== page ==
Thursday, August 13, 2015

The Revolution Will Not Be Demographic

I have a new article up at Latin America Goes Global. The upshot is that demography does not bode well for the Bolivarian revolution. It's an important variable that receives too little attention (my co-author and I brought this up last year to help explain Cuba's desire to normalize relations with the U.S.). So go click!


otto 9:29 AM  

"Socialism (of whatever specific type) is all about redistribution, using the government to shift wealth from the richer to the poorer."

Okay, agreed as a frame.

"For that you need a sufficient number of people who contribute through work more than they receive."

But capitalism/neoliberalism/free market economic theory doesn't?

"Having large numbers of people either too young or too old to work puts a greater strain on the economy."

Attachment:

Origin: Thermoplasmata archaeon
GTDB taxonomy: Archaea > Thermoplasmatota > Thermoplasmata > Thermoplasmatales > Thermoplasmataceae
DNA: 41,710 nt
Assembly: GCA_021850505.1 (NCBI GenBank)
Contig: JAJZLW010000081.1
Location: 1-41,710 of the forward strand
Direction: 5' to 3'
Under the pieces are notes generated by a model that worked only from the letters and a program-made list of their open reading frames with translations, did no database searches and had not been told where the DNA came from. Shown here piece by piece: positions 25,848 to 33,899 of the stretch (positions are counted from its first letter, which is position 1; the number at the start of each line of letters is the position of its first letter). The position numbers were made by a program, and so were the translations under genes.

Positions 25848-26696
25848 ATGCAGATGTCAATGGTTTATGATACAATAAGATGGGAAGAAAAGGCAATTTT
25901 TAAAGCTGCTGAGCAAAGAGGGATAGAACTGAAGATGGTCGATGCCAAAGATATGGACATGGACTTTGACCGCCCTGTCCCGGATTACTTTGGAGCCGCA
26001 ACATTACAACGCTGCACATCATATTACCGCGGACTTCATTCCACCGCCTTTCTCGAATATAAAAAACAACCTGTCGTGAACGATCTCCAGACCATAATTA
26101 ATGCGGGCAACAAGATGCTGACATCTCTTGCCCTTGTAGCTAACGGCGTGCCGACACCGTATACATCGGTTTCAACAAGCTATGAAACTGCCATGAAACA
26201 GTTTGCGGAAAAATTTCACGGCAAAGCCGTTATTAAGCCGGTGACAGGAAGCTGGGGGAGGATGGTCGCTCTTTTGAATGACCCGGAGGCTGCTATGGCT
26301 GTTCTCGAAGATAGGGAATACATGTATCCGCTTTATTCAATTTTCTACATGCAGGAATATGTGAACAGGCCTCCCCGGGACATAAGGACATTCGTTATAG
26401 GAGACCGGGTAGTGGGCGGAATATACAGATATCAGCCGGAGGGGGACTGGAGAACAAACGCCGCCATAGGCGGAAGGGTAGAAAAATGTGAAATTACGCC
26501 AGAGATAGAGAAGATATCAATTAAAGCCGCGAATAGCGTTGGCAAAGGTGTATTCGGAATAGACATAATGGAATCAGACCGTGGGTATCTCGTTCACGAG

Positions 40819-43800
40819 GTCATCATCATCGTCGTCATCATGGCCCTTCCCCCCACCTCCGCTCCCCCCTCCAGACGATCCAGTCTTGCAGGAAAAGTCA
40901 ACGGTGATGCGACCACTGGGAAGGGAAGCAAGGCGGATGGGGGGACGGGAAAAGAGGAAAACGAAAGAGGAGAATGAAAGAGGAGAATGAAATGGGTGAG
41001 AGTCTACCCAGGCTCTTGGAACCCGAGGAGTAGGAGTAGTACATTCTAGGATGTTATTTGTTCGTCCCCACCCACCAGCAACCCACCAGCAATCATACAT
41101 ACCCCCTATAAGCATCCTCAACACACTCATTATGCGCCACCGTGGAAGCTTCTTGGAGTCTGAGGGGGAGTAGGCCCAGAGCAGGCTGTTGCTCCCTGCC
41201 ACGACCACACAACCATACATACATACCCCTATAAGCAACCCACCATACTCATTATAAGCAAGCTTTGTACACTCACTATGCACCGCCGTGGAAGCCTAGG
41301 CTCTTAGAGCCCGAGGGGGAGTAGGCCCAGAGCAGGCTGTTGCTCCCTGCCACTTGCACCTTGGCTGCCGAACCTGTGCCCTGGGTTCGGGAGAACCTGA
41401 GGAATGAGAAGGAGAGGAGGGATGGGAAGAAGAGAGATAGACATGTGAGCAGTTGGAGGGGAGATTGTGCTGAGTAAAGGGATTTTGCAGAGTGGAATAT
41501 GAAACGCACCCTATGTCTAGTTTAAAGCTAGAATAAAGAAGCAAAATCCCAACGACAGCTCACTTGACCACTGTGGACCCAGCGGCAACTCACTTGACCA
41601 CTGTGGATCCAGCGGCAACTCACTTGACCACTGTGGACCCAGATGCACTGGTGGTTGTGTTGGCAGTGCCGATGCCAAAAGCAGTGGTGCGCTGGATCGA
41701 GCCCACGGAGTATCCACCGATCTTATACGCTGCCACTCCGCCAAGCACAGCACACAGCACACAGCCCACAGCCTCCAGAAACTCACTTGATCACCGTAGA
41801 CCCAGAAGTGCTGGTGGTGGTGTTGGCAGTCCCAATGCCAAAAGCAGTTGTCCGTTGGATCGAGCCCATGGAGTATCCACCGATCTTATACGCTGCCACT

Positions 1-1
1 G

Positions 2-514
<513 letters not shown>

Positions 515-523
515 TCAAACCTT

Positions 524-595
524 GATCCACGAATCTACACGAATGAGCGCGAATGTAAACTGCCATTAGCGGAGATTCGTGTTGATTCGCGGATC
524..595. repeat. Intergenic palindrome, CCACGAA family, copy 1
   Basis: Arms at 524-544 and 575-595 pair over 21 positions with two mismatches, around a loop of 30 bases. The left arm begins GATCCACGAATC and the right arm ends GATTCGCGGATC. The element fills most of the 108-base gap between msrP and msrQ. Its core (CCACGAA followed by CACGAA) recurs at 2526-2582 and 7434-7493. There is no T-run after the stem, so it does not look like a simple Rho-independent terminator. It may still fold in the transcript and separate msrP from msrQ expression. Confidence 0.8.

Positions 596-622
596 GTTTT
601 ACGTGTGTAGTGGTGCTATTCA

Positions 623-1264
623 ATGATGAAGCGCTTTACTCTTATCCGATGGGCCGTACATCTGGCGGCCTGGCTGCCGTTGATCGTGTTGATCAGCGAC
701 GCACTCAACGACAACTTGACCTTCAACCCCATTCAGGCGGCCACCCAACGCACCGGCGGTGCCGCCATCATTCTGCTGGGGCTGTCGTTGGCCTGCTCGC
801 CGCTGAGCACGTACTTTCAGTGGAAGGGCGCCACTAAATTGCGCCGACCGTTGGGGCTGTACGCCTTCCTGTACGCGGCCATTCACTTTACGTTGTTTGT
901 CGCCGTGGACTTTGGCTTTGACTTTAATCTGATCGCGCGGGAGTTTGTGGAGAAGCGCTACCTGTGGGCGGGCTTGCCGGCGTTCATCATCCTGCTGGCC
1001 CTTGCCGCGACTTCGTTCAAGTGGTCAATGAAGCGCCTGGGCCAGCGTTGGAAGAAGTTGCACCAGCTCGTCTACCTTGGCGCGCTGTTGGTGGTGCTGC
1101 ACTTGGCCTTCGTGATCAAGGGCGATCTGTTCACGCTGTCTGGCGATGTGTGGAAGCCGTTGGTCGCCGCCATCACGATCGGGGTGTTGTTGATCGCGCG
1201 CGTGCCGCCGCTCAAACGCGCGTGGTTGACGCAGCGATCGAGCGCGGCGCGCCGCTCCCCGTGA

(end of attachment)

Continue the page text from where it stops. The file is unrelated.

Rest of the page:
Greg Weeks 9:50 AM  

Sure, but the more you want to redistribute, the greater the strain.

Otto 10:29 AM  

I see where you're going in the piece, but the over-generalization undermines it. The concept that formal State redistribution ballons sans cesse is also implied here (versus the "leaner" free market model) when in fact bureaucracy 1) has a limit in a Socialist system (after all, in theory it's only a conduit) and 2) centre/right governments get equally as stodged by red tape.

It's incorrect of me to jump to anecdotals at this point, but this is a comments section so what the doodle: Living as i do in a south american country that's supposedly free market and watching the jaw-dropping level of State inefficiency that goes on here, to assume the way your article does that the problem is Bolivarian-only sticks in the craw.

Greg Weeks 7:04 AM  

Forget bureaucracy/inefficiency (or better, even say hold it constant) and focus on redistribution to dependent population, which is growing. That may also be true in free market model, but the redistribution will be happening to a lesser degree.

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